I have Richard, over at Dances on the Footpath, to thank for this. Several years back, Richard had linked a blog post to a URL from where one could download Balraj Sahni’s autobiography. Since I’m a fan of Mr Sahni’s, I did so, promptly (which was just as well, since sometime later, that link went dead). What with this and that, however, I didn’t get around to reading the book until a week or so back—and then I wished I’d taken the time to read it earlier.
People who know this blog focuses on pre-70s cinema would possibly be surprised to find a review here of a book about RD Burman—who, to most people, is more associated with Dum maaro dum and all those very peppy Rishi Kapoor songs of the 70s, than the music of the 60s. The fact, however, remains that RD Burman had actually made his debut as an independent composer (not merely as an assistant to his father, SD Burman) as far back as 1961, with the Mehmood production Chhote Nawab. And that he composed the chartbusting music for what is possibly my favourite Hindi suspense film (and one, too, which doesn’t have a single song I don’t like): Teesri Manzil.
This review, therefore, of a book about a man I knew little about except through his music—which has always appealed to me, not just because so much of it was there, all around me, playing on LPs in our house and blaring from radios wherever we went when I was growing up, but because it was so infectious, so full of life. (It was only later that an older, more informed me realized just how versatile RDB was, what softly melodious songs he could compose).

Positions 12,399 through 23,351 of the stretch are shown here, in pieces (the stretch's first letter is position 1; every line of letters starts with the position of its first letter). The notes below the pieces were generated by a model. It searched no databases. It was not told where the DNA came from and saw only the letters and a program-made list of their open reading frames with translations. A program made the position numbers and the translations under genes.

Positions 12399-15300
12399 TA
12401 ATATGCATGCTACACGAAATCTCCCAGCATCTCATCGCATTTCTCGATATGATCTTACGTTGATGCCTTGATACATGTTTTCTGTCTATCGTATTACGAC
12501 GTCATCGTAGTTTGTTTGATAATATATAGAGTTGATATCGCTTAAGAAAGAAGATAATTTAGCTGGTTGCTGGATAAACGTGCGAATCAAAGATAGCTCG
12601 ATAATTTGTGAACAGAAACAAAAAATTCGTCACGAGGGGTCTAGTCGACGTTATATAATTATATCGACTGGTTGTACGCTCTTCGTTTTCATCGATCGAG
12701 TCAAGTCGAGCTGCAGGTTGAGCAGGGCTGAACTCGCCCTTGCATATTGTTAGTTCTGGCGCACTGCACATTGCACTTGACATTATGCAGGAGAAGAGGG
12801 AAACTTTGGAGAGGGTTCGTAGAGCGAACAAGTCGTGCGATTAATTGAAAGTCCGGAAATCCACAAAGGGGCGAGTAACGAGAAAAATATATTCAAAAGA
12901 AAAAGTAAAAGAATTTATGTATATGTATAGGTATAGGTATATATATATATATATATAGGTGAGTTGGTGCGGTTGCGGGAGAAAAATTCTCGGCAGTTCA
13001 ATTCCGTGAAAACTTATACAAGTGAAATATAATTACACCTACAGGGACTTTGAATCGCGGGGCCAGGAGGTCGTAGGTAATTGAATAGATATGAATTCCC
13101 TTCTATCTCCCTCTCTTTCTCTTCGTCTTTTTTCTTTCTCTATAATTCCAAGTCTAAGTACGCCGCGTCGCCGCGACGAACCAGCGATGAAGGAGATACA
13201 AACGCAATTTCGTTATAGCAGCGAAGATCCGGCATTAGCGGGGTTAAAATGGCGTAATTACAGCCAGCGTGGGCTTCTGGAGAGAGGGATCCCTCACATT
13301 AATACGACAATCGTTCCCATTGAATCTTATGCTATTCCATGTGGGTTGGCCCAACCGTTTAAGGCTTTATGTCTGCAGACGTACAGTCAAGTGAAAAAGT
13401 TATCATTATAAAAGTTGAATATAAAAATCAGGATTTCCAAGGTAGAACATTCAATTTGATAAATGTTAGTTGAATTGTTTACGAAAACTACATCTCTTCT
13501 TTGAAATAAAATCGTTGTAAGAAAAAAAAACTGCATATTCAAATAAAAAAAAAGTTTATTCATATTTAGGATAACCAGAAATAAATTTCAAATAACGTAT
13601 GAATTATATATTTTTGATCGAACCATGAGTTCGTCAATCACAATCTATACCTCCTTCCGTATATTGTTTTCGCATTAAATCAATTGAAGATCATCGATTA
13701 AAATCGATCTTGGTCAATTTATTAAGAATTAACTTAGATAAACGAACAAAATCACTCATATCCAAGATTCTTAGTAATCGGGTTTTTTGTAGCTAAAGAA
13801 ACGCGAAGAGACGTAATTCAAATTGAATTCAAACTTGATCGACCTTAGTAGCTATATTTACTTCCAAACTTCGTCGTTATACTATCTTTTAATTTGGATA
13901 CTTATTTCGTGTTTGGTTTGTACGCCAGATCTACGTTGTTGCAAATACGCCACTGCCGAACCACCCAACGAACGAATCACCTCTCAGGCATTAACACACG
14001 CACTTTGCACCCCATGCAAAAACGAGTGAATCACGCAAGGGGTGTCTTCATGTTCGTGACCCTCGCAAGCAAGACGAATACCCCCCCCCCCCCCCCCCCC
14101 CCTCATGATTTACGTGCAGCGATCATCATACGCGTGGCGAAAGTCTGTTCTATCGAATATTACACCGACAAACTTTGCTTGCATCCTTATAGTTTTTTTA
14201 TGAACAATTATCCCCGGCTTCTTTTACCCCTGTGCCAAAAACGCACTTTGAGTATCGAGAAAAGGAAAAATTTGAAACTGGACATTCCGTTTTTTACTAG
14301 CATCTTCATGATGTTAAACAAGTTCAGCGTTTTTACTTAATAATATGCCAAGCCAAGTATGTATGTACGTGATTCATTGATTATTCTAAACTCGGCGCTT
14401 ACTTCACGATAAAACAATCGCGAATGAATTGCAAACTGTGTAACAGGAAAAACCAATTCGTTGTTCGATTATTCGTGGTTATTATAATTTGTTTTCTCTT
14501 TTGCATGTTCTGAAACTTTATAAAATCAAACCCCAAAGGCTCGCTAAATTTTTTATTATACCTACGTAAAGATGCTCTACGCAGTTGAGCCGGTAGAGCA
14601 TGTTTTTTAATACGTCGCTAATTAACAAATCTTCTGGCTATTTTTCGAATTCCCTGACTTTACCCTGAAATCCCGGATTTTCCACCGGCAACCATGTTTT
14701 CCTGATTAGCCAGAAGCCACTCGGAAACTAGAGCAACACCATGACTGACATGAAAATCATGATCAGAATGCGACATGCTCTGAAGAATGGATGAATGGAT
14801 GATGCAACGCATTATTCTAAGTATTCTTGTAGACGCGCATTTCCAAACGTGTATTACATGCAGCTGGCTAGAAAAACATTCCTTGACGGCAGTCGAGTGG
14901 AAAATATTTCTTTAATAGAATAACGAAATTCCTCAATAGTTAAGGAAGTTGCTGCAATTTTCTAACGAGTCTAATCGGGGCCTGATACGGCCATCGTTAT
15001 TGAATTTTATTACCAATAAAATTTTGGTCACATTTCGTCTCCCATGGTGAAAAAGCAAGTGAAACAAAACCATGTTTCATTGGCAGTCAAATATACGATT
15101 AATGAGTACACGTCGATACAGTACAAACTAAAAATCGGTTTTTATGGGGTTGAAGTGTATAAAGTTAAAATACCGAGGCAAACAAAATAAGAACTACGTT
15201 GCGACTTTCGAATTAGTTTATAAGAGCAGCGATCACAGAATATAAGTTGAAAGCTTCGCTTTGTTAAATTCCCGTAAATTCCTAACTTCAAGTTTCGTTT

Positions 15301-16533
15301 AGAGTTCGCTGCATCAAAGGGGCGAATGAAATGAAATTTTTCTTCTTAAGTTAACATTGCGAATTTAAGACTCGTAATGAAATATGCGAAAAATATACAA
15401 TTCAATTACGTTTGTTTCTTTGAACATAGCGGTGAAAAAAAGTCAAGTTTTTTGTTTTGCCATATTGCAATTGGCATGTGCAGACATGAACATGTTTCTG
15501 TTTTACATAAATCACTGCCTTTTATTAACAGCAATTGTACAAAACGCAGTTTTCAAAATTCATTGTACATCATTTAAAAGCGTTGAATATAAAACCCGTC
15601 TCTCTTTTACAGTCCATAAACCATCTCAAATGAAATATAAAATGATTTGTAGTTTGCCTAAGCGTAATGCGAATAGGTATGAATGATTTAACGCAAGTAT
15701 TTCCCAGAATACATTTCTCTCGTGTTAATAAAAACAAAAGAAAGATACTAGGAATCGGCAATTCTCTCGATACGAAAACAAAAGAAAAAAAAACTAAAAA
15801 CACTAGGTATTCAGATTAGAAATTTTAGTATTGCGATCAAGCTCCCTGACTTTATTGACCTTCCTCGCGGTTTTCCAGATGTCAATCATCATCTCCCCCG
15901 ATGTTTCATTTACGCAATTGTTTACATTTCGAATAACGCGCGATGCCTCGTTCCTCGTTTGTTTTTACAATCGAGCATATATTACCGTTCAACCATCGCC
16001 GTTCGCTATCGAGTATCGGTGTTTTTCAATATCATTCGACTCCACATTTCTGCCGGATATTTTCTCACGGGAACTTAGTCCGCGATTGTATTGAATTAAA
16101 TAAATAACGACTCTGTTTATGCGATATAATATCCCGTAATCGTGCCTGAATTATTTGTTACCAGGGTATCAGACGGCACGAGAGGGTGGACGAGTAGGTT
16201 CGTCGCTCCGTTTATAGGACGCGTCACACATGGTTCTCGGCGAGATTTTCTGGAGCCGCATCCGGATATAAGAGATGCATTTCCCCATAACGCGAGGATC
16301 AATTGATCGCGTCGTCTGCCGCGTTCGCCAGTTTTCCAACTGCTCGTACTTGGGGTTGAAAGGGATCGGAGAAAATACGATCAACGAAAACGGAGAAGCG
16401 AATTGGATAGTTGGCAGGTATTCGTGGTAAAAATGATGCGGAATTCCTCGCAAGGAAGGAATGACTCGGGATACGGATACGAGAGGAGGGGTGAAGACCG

I know I’m a bit late to the party here; Anu had already written about Bhattacharjee and Vittal’s latest book over at her blog, and Harini reviewed it recently on her blog—but better late than never, I guess.
Bhattacharjee and Vittal’s book’s subtitle says it all: 50 Classic Hindi Film Songs. They define ‘classic’ too, in the prologue to the book, where they discuss what is for me truly a classic, the brilliant Baabul mora, by KL Saigal. A timeless song, a song as capable today as it was in the 30s of touching hearts, of making people catch their breath in sheer awe at the music, the lyrics, the rendition—and a song with a story behind it: the story of the exiled Nawab Wajid Ali Shah, ousted from his Awadh and sent away to Calcutta. A song rendered repeatedly by different singers, including some of the greatest voices. And the story, too, of its filming in Street Singer.